Custom engineered means, when referring to a fixed gas fire extinguishing system, a system that is designed for a specific space requiring individual calculations for the extinguishing agent volume, flow rate, and piping, among other factors, for the space.

District Commander means an officer of the Coast Guard designated as such by the Commandant to command all Coast Guard activities within a district.

Documented vessel means a vessel for which a Certificate of Documentation has been issued under the provisions of 46 CFR part 67.

Equipment Packs means equipment provided in liferafts approved by the Commandant.

Especially hazardous condition means a condition which may be life threatening or lead to serious injury if continued.

Fish means finfish, mollusks, crustaceans, and all other forms of marine animal and plant life, except marine mammals and birds.

Fish processing vessel means a vessel that commercially prepares fish or fish products other than by gutting, decapitating, gilling, skinning, shucking, icing, freezing, or brine chilling.

Fish tender vessel means a vessel that commercially supplies, stores, refrigerates, or transports fish, fish products, or materials directly related to fishing or the preparation of fish to or from a fishing, fish processing or fish tender vessel or a fish processing facility.

Fishing vessel means a vessel that commercially engages in the catching, taking, or harvesting of fish or an activity that can reasonably be expected to result in the catching, taking, or harvesting of fish.

Fishing Vessel Drill Conductor means an individual who meets the training requirements of 46 CFR 28.270(c) for conducting drills and providing instruction once a month to each individual on board those vessels to which subpart C of this section applies.

Fishing Vessel Safety Instructor means an individual or organization that has been accepted by the local Officer-in-Charge, Marine Inspection to train Fishing Vessel Drill Conductors to conduct drills and provide instruction on those vessels to which subpart C of this part applies.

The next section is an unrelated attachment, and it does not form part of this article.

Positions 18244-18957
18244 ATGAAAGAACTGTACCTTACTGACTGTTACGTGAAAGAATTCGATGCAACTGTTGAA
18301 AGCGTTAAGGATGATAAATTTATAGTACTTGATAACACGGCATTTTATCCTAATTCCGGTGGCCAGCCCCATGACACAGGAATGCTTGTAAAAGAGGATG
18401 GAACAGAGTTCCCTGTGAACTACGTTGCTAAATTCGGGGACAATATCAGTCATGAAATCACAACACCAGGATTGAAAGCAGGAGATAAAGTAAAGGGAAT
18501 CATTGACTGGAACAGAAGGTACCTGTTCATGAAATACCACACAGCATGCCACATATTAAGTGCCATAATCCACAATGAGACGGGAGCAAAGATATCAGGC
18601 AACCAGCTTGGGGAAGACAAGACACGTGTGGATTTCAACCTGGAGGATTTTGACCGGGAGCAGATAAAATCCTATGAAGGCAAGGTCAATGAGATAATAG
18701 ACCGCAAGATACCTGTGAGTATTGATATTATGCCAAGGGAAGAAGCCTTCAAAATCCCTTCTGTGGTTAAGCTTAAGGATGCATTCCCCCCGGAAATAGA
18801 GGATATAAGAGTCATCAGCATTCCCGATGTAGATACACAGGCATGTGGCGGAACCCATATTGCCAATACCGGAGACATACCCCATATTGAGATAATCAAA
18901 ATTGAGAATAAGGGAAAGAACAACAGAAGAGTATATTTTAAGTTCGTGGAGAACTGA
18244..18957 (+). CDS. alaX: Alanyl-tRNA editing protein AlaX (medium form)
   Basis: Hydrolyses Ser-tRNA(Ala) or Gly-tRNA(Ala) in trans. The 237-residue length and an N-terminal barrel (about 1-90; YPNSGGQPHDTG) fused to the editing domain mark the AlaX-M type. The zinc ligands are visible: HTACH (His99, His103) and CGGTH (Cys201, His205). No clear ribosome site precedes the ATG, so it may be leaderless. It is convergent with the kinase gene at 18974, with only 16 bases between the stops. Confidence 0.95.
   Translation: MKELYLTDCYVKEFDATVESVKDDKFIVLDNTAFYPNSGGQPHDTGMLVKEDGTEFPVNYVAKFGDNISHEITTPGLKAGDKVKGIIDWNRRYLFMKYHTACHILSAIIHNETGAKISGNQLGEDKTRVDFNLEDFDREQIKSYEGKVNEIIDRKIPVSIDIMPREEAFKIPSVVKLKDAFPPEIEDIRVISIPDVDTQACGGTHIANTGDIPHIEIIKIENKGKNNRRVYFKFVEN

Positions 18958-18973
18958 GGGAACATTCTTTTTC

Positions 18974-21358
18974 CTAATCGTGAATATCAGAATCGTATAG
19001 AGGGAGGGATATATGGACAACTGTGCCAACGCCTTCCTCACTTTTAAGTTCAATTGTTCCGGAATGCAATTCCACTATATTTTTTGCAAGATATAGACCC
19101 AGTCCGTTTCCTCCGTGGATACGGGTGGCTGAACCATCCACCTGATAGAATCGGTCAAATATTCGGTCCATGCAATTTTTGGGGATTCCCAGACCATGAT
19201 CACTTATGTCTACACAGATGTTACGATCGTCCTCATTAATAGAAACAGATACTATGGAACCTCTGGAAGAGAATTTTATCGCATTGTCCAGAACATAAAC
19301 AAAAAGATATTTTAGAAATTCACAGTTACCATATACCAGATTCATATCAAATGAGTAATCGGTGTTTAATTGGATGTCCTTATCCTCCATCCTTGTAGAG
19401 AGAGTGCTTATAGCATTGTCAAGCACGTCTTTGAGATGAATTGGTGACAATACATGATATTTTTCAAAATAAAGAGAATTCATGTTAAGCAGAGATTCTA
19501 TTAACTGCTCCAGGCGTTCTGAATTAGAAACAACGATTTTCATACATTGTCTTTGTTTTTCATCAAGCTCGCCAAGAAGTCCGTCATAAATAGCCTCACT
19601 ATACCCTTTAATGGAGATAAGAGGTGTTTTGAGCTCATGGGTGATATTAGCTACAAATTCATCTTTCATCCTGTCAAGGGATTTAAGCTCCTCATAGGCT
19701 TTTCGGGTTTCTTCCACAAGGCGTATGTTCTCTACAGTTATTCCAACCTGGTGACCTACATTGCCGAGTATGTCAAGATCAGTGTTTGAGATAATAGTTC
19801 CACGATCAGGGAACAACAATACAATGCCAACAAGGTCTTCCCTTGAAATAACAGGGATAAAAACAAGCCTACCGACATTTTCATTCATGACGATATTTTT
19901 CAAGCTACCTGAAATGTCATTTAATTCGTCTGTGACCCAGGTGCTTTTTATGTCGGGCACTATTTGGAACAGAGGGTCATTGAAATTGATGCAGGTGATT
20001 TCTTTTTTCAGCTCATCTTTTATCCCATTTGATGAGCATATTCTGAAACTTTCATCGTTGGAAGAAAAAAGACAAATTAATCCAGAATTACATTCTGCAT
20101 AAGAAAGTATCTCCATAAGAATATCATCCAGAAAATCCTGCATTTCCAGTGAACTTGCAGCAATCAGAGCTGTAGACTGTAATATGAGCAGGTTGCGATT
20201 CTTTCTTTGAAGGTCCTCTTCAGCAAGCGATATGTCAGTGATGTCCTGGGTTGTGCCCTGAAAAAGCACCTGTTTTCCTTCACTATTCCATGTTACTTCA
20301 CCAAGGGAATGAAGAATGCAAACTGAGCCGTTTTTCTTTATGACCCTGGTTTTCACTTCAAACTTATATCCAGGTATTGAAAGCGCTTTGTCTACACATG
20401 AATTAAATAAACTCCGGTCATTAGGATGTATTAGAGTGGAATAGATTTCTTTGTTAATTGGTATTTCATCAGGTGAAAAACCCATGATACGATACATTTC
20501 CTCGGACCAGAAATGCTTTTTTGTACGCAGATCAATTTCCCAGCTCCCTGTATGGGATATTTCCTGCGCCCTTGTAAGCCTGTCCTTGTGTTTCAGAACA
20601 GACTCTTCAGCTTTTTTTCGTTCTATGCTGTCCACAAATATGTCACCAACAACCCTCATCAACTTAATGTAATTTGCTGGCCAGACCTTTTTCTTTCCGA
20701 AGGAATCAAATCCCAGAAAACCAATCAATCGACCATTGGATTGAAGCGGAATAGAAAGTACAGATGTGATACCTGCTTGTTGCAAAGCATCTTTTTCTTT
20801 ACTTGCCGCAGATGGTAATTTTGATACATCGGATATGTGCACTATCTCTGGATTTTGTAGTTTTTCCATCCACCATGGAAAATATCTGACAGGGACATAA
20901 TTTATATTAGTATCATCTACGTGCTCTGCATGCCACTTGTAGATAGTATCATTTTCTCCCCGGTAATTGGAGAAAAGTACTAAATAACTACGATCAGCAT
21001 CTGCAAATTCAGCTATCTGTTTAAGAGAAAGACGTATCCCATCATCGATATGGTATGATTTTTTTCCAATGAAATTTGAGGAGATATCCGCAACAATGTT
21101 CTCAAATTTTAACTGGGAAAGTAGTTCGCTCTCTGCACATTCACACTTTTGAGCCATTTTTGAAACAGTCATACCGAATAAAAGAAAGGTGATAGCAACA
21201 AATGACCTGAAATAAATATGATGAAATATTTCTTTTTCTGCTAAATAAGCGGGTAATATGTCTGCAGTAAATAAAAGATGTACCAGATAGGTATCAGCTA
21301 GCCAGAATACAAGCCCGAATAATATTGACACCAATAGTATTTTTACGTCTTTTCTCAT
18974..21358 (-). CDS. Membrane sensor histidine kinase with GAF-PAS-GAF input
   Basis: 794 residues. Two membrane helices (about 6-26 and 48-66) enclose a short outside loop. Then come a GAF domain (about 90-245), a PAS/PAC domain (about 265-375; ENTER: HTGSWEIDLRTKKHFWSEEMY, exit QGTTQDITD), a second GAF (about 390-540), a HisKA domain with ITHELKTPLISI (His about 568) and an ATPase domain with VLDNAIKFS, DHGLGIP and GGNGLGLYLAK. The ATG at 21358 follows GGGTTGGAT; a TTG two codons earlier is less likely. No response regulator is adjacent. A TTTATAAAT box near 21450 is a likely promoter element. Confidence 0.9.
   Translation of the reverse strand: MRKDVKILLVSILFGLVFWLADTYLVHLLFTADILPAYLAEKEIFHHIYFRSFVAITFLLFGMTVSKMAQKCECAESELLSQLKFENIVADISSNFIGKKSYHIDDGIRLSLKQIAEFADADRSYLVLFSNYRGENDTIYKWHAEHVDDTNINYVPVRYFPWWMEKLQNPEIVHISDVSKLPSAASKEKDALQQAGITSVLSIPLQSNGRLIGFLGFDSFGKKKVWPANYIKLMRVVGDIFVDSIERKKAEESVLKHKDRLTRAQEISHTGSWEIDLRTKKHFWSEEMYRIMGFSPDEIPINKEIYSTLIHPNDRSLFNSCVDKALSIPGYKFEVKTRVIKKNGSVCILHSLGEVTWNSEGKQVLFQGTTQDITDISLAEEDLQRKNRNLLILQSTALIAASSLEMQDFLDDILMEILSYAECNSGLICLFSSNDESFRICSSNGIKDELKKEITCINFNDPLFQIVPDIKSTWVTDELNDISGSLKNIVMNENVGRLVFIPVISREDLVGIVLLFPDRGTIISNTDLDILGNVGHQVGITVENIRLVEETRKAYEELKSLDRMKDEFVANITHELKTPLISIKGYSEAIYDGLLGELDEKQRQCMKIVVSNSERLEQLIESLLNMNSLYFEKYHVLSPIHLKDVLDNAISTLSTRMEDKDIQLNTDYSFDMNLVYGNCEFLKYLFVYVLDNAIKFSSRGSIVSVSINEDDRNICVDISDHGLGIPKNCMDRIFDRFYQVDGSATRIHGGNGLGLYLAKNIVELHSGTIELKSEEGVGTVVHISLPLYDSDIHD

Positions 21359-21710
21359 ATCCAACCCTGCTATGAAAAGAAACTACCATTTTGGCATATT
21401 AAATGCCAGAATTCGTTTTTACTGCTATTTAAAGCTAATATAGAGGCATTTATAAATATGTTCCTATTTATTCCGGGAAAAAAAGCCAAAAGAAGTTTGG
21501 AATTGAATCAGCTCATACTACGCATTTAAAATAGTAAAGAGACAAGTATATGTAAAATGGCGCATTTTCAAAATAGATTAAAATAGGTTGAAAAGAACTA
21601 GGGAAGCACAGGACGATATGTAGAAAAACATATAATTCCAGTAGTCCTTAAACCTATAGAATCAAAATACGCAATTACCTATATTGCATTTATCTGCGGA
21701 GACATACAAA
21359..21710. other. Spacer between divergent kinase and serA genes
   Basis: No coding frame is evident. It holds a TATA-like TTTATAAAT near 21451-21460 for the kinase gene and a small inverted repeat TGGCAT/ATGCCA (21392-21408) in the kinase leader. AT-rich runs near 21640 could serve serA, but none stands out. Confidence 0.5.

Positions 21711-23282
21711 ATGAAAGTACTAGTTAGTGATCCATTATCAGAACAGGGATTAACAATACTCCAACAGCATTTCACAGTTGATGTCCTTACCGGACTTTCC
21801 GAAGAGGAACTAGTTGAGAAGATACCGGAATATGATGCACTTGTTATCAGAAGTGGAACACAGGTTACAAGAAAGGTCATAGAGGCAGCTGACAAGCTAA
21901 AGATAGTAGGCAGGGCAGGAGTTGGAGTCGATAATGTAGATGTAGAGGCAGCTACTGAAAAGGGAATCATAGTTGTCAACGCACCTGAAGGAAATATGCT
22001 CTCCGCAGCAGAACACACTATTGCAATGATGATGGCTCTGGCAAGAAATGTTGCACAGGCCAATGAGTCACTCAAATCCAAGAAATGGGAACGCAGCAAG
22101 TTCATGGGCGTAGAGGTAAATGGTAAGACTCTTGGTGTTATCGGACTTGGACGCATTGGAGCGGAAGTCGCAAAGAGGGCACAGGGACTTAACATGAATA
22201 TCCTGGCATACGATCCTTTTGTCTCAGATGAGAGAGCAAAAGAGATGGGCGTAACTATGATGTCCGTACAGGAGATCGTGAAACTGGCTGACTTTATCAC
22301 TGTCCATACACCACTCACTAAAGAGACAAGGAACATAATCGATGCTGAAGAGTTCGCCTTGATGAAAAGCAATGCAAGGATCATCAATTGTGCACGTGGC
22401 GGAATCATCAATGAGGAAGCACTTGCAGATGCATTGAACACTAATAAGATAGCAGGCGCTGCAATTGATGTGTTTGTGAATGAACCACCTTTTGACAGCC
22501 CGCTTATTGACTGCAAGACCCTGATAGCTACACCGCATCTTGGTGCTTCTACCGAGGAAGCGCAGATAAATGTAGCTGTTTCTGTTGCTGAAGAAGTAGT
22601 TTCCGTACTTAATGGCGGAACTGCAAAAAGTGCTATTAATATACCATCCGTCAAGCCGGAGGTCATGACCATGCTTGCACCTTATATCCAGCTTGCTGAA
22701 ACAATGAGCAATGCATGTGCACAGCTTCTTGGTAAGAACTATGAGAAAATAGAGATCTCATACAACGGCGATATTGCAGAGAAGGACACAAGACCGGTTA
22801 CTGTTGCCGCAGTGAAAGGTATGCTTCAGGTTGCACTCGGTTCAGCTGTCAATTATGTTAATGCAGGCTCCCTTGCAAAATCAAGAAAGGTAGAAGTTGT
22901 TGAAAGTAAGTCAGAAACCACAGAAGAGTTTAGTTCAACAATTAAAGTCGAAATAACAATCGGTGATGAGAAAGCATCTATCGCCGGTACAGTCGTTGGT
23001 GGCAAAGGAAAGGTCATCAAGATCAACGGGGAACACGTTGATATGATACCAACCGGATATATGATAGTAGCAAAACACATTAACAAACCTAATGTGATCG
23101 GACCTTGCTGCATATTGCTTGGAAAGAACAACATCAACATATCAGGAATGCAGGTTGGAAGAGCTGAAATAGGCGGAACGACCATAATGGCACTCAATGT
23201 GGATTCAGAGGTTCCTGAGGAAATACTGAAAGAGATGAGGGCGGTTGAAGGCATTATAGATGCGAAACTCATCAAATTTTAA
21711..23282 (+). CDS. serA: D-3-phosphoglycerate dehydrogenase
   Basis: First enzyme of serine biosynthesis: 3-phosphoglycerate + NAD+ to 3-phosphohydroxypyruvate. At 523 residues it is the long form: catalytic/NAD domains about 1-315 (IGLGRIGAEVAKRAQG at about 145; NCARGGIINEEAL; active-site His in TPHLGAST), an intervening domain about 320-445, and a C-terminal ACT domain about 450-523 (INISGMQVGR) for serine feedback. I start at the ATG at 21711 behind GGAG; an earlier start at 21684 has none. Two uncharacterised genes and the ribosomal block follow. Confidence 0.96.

Gasoline as used in this part includes gasoline-alcohol blends and any other fuel having a flash point of 110 °F (43.3 °C) or lower.

Inflatable Buoyant Apparatus means an inflatable buoyant apparatus approved by the Commandant.

Inflatable Liferaft means an inflatable liferaft that is approved by the Commandant.

Length means the length listed on the vessel's Certificate of Documentation or Certificate of Number.

Lifeboat means a lifeboat approved by the Commandant.

Liferaft means a liferaft approved by the Commandant.

Major conversion means a conversion of a vessel that—

(1) Substantially changes the dimensions or carrying capacity of the vessel;

(2) Changes the type of the vessel;

(3) Substantially prolongs the life of the vessel; or

(4) Otherwise so changes the vessel that it is essentially a new vessel, as determined by the Commandant.

Mile means a nautical mile.

North Pacific Area means all waters of the North Pacific Ocean and Bering Sea north of 48°30 north latitude including waters in contiguous bays, inlets, rivers, and sounds.

Officer in Charge, Marine Inspection (OCMI) means an officer of the Coast Guard who commands a Marine Inspection Zone described in 33 CFR part 3 or an authorized representative of that officer.